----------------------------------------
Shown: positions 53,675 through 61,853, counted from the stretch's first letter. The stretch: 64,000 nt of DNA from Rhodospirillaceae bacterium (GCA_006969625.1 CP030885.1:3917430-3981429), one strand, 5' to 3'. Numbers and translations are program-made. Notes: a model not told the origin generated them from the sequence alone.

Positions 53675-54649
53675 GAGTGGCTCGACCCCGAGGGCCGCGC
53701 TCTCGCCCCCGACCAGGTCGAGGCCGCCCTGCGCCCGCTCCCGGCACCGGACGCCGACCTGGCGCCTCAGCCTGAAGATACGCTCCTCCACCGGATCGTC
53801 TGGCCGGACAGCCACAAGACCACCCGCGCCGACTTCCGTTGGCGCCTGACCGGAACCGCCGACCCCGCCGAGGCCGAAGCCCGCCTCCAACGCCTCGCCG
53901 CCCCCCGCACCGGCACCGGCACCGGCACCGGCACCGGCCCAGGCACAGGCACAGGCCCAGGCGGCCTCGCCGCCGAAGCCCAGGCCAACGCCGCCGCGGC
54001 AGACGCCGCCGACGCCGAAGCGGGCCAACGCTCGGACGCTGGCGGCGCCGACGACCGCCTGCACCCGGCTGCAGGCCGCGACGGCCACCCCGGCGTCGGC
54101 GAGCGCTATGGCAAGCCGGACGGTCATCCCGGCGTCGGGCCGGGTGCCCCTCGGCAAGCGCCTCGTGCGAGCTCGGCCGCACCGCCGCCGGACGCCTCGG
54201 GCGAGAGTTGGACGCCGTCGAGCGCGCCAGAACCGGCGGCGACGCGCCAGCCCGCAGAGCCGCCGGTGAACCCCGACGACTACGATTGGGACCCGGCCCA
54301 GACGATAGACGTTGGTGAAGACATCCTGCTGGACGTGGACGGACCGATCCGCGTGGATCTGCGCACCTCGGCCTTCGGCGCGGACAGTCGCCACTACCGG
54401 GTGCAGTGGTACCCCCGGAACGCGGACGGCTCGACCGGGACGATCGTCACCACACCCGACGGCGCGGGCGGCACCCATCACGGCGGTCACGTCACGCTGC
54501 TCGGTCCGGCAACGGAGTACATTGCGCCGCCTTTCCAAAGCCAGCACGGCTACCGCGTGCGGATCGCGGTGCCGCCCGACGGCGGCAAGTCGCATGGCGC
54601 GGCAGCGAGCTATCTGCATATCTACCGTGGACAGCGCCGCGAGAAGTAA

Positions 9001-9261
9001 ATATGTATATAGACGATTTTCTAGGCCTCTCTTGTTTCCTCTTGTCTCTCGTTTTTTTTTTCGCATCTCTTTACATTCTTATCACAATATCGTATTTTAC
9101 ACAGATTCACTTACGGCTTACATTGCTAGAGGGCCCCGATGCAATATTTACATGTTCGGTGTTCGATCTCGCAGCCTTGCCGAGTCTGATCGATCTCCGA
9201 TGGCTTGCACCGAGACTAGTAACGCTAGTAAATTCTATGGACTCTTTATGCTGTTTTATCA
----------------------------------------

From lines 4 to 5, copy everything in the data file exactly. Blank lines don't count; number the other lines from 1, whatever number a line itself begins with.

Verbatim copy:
53701 TCTCGCCCCCGACCAGGTCGAGGCCGCCCTGCGCCCGCTCCCGGCACCGGACGCCGACCTGGCGCCTCAGCCTGAAGATACGCTCCTCCACCGGATCGTC
53801 TGGCCGGACAGCCACAAGACCACCCGCGCCGACTTCCGTTGGCGCCTGACCGGAACCGCCGACCCCGCCGAGGCCGAAGCCCGCCTCCAACGCCTCGCCG